What to expect at a Jamaican Wedding

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Jamaica is one of the most popular destinations for a wedding from the United Kingdom. Particularly when combined with a fantastic Jamaican honeymoon.

Jamaica has a lot to offer as an island, with calm, welcoming vibes, traditional jerk food and infectious reggae tunes. Not to mention the endless beautiful beaches and spectacular waterfalls to explore.

If you’re planning a Jamaican wedding, you’ll want to incorporate all of the island’s traditional flavors, such as curry goat.

You should embrace everything Jamaica has to offer during your preparations by incorporating local flora into your décor. There should also be a menu that allows your guests to indulge in local food. These include wedding favorites like jerk chicken and curried goat.

In the past, couples would pick the goat to be served at the reception together, and it would be slow-cooked for hours to tenderize it. Today, wedding caterers recreate the flavorful slow-cooking of the curry goat and prepare spicy jerk chicken over a BBQ. This eliminates the need for the couple to visit the farm prior to the wedding!

Don´t just focus on the food though. Have local beer and, of course, a rum in the other hand – the true taste of the Caribbean.

Guests should expect a welcome reception with rum punch and possibly rum shots for toasts.

A show-stopping cake is a part of every excellent wedding, and nothing beats a Jamaican Black Rum Cake.

Traditional Jamaican wedding cakes are soaked in rum. Both moist and flavorful, they are baked with a delicious blend of aromatic spices. The dried fruit in the cake has usually been soaking in rum since the engagement. You can imagine how powerful it is!

The wedding cake is traditionally hidden under a veil to keep it disguised until it’s time to be sliced. It’s a photo opportunity you won’t want to miss.

Because your guests will be coming from all over to attend your destination wedding, extend the celebrations beyond the wedding day by preparing a traditional Tun T’anks Sunday.

The wedding celebrations don’t finish when the reception ends. Guests continue the celebrations the next Sunday with cake and, you guessed it, more rum!

The couple and wedding party attend church together on Tun T’anks Sunday, the Sunday after the wedding. Following that, everyone returns to the bride’s home for a second reception, which is typically even bigger than the first! Another rum cake is usually served, with the top tier going to the host.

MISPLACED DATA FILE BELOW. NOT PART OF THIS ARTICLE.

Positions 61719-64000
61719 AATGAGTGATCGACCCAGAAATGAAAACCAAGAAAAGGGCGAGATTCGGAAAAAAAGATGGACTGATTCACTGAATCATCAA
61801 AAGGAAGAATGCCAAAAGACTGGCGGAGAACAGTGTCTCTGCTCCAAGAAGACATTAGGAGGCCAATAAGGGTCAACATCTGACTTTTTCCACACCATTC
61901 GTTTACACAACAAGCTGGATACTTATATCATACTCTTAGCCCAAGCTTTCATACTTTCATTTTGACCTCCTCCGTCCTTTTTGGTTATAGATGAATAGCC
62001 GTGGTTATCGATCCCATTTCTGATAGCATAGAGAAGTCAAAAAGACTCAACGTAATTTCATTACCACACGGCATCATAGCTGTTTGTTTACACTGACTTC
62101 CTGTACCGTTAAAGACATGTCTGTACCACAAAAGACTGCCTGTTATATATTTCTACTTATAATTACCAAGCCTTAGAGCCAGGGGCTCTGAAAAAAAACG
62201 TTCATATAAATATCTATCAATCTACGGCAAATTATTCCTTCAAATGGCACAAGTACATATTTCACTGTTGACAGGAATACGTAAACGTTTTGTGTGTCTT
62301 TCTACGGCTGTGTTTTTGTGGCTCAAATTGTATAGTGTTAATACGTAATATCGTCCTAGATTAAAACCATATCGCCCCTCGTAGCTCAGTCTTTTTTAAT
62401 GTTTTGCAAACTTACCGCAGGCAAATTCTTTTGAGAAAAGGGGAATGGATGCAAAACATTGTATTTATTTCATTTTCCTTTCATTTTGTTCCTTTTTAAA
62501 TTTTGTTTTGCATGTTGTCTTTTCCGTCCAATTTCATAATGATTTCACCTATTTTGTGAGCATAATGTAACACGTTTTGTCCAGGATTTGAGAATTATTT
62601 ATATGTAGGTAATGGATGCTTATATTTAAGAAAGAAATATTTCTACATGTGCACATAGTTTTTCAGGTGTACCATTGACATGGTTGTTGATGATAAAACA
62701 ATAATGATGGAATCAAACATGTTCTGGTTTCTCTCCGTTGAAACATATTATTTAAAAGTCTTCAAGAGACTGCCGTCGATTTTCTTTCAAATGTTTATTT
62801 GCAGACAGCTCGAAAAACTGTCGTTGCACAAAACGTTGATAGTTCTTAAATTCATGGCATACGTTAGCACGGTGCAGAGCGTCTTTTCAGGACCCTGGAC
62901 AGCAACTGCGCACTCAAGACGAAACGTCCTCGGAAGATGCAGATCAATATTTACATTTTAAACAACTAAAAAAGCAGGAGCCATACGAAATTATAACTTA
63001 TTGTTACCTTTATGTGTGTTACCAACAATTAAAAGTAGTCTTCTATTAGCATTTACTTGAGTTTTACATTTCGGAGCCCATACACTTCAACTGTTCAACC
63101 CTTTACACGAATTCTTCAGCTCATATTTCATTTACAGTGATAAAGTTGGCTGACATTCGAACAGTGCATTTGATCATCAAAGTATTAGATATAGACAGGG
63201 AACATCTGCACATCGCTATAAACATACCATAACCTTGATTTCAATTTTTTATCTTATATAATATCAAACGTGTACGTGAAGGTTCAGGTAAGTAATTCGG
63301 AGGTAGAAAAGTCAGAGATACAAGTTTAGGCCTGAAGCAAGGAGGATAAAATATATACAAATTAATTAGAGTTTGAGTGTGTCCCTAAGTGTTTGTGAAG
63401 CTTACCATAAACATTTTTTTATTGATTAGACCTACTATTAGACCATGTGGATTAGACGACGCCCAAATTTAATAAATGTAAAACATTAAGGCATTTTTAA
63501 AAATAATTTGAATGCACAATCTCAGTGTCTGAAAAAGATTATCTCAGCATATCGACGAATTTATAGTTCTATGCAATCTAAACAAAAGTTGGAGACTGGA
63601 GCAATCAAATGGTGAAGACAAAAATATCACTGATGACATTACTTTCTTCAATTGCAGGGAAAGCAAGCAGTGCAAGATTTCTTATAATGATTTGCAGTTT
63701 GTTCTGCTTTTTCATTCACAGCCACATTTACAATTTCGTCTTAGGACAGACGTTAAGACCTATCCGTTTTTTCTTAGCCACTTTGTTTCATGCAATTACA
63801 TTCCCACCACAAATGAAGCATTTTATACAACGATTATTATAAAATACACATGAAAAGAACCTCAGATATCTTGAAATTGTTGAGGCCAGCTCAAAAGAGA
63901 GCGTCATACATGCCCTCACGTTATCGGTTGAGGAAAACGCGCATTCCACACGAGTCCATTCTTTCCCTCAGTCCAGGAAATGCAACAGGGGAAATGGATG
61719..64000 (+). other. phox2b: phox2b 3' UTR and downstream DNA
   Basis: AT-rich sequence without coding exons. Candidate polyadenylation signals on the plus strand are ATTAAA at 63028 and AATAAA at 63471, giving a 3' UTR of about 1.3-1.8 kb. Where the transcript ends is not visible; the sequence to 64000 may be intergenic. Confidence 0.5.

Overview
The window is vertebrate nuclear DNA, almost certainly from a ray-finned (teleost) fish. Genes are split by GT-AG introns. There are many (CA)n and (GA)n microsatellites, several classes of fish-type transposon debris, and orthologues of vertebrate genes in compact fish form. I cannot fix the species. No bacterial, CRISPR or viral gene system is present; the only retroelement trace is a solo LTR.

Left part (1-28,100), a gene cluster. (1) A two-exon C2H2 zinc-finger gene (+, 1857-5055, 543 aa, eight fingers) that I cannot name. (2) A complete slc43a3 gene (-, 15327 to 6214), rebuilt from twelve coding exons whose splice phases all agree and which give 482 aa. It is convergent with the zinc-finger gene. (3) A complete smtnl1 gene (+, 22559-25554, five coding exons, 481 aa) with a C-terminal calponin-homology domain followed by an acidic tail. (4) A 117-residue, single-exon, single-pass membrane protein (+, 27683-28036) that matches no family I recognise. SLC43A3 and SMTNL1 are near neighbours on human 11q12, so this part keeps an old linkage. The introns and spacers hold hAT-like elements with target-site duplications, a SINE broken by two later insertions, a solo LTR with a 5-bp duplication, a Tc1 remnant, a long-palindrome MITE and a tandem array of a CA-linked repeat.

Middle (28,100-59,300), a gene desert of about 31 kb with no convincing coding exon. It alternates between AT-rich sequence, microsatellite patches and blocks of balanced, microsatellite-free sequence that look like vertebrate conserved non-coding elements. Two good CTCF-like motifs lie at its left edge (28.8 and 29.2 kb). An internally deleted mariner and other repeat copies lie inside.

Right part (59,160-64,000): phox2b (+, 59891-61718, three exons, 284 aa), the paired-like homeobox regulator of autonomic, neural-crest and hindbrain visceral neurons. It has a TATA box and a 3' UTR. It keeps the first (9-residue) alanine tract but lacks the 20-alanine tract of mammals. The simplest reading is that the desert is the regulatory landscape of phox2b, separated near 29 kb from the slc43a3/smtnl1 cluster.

Another rum cake follows that one with the top layer going to the vicar. The second layer is for the newlyweds.

Because Christianity is the predominant religion in Jamaica, the wedding ceremony will be identical to that of the United Kingdom. You can have a civil ceremony and a celebrant-led wedding. Albeit the legal element of the wedding will have to be done separately for a celebrant wedding).

The only difference is that the bride is given away. Both of her parents usually do this. You’ll see the bride go down the aisle with her mother and father.

Often, the reception will last all night, with attendees dancing and drinking until morning.

You’ll also want to incorporate some Caribbean music. Have a steel drum band for arrivals, a reggae band for cocktail hour, and a local DJ for the reception.

You might imagine a Caribbean wedding as a large gathering of friends and family. Modest weddings are equally common in Jamaica though. For a private, personal vibe, you can marry in one of the numerous little chapels scattered over the island. Or pick for a remote alternative such as a wedding beside a waterfall or on the beach. Many resorts will offer specialized wedding areas, such as gazebos in the gardens.

Uninvited visitors frequently show up at local weddings to join in the festivities. This is anticipated and welcomed. If you’re renting out a neighborhood pub or restaurant for a dance party, expect a few more to show up. After all, the more the merrier, right?

Wedding favors are a newer tradition, but you can incorporate some traditional Jamaican goodies in yours.

Little bags of Blue Mountain Coffee, some of the world’s rarest coffee beans or bottles of local rum are excellent wedding favors. Your guests will love arriving at their hotel to find a few chilled cans of Red Stripe beer waiting for them.. You could also have some extras like banana snacks and tamarind balls.

Just because you’re on a Caribbean island doesn’t mean you have to wear your bathing suit. For weddings, Jamaicans usually dress up, and bright colors are frequent. What you wear is entirely dependent on the invitation’s dress code.

Remember to bring a jacket or wrap to cover sleeveless or strapless dresses if the wedding is in a place of worship.

A destination wedding is for more than just a day.

Your Jamaican destination wedding will be more than simply sun, sea, and sand (though it does sound appealing, doesn’t it?). If you´re etting married in Jamaica you should visit the island’s stunning lagoons, waterfalls, and lush landscapes.

Because locals frequently have a lot of celebrations leading up to the wedding, having dinner and drinks the night before and planning activities and excursions for guests staying at the hotel is a terrific idea. Dunn’s River Falls, the capital Kingston and the Bob Marley Museum, hiking in the Blue Mountains, and spending the day at pubs like the famed Rick’s Café, known for its cliff jumping, are just a few of the must-see places in Jamaica. If you’re a night owl, there’s plenty of great nightlife to choose from.